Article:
My God, people, give it a rest already. The cabbage/cantelope wasn’t that bad. Sure, there was a lot of crap in Crescent Love‘s animation (especially the appalling density of defects), but for the life of me I cannot see why everyone is hung upon the goddamn vegefruit.

I’d say even for my top ten anime series of all time, Manabi would still make the cut.

Indeed. Actually makes top 3 in my list.

The gradient hair was actually pretty cool-looking once I got used to it, and the characters’ expressions were done particularly well, which makes a huge difference both in the funny and dramatic parts. If you don’t believe me, watch episode 3 of the TV broadcast of Yoakena–when the character’s expressions are drawn so badly you can’t tell if someone’s embarrassed, angry, surprised, or constipated it really takes a lot of enjoyment out of watching the show.

I ROFLed. But I think I’m detecting Suguru’s favourite punching bag. Frankly, I was disappointed too, but you know… Anyway, back to Manabi.

But my biggest complaint is–it’s 4:3. Seriously, what other anime is in a 4:3 aspect ratio and not 16:9 widescreen these days?

This surprised me too. And the DVDs are 4:3 as well.

Overall, […] to sum it up, it’s a story of a group of girls who become best friends, work together for a common goal, and get a first taste of the politics and challenges of adulthood. It’s the anime series you’d have students at Otaku business schools watch to learn about leadership.

Tru dat. Although, personally, I hate all things political and I wish there was an anime with Manabi level of storytelling, only about something… else. To make it worse for me, the way “leadership” is promoted in American schools is truly disgusting. Not to detract anything from Manabi, of course, it’s just my personal hangups.

It’s got a winning combination of heart, comedy, and drama. I’m sure there are some that will find Manabi a little overly dramatic, like the scene where Manabi signs the school song surrounded by imaginary sakura, or Mei floats into the student council room in spirit as the team works on the presentation. Maybe it is over-the-top, but for me somehow it really just works.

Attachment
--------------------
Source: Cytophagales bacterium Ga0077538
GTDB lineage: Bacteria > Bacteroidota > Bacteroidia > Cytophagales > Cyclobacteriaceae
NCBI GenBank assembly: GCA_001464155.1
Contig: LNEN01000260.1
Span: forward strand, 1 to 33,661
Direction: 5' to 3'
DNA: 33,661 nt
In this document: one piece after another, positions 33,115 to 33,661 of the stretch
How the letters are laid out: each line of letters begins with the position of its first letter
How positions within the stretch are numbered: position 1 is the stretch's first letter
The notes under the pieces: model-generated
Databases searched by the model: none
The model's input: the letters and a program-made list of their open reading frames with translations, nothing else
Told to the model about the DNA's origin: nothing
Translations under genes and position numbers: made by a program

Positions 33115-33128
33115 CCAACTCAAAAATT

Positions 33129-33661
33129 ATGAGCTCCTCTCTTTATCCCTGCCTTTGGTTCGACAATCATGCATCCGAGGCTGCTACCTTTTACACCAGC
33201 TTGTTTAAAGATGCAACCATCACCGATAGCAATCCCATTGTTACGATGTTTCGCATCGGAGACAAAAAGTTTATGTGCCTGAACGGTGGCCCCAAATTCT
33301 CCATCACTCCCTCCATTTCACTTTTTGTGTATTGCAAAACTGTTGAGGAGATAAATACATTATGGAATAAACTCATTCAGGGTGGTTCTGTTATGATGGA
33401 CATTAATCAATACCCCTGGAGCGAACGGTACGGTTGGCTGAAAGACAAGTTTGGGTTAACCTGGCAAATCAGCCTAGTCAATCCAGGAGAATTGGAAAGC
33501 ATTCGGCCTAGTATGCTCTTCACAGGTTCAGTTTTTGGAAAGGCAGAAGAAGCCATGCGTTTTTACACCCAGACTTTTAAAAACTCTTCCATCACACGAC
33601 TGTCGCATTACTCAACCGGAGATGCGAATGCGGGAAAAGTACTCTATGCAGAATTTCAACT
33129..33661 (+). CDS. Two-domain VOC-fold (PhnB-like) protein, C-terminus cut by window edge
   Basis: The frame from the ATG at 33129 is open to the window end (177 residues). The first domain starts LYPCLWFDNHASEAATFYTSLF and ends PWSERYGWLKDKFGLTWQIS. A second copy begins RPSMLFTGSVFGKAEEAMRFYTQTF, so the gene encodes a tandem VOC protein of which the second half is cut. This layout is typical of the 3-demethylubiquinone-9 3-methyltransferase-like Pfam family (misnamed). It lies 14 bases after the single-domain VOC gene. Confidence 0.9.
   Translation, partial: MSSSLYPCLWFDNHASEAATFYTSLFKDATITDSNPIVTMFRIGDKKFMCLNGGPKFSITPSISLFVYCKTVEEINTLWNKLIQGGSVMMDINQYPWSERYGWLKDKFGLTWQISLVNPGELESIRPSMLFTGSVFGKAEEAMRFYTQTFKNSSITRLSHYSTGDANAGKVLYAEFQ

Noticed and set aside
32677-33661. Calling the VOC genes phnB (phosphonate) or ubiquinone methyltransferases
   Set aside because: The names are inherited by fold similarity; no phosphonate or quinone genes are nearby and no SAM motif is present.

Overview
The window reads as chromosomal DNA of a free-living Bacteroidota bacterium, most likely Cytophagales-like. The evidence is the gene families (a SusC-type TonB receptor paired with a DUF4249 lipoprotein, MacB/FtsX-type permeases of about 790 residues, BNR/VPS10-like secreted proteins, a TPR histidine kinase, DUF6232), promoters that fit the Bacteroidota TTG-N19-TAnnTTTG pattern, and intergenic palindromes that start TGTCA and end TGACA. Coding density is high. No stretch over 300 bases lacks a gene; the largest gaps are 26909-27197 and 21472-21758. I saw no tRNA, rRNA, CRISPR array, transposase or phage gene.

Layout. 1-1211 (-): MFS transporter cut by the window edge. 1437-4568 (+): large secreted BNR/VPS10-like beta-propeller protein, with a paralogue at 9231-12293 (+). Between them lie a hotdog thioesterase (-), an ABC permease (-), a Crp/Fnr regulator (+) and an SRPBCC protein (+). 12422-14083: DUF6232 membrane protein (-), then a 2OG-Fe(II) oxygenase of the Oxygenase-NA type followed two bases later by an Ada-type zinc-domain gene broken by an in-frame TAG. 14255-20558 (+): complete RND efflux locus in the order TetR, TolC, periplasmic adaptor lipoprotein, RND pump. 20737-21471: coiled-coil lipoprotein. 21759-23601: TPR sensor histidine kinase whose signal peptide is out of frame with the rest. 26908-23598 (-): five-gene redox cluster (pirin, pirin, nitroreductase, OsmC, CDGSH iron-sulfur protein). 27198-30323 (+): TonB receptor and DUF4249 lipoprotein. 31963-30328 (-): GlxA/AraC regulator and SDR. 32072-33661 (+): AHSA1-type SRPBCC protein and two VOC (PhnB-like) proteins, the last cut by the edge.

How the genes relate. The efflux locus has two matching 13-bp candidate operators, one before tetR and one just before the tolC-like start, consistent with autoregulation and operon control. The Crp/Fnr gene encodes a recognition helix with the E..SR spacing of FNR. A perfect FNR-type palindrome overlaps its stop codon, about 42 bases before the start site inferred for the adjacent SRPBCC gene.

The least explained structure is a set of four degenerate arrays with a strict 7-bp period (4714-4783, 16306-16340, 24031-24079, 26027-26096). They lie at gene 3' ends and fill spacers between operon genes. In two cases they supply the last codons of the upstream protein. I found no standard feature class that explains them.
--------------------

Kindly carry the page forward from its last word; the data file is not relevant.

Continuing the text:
Some of it was a bit overdone, I agree, but the wind and Manami’s visions just knocked my socks off.

Takako’s, too. It was worth the price of admission.

Chobits, visuals

Thursday, October 25th, 2007

I spent the last couple of weeks rewatching Chobits again. You know, keeping up with the season is such a bother. It’s much easier to load a DVD. I am not a big fan of the series overall, but its production values sure are something to see.

To begin with, I think Chobits is where I caught the obsession with double-shading. The modern conventional visdom is to reduce the divisions and ramp up gradients. It is not always bad, and raises the average level of anime production, but when compared with top of the line cell series like Chobits, the comparison is not kind to the modernity.

Chobits were made with very slight computer postprocessing, a bit of steam here and there, and very little of per-layer defocusing. I did not see any offensive 3D anywhere. BTW, special shading on the plastic ears.

Backgrounds were not what I would call “lavish”, but most were serviceable. Unfortunately, the best was reserved for character-less stills.

Animation lapses in Chobits are not widespread (hellooo Crescent Love). Most of them are woven into fast motion, or done on purpose for comedic effect. I saved just one lapse across 26 episodes, and no geometry or layering errors. Chobits share the honors of the most error-free series with Azumanga. It is a rather exclusive club!

Not everything in old-style anime is to my liking though. For some reason the “far side hair forward” convention always annoys me (both Yumi and Chi suffer from it in Chobits). I can understand the “mouth on the side” thing, to an extent. The alternative is not too appealing, I saw it attempted. But the hair really is not needed. Just cut the damn thing.

Here’s just a bit more candy for desert.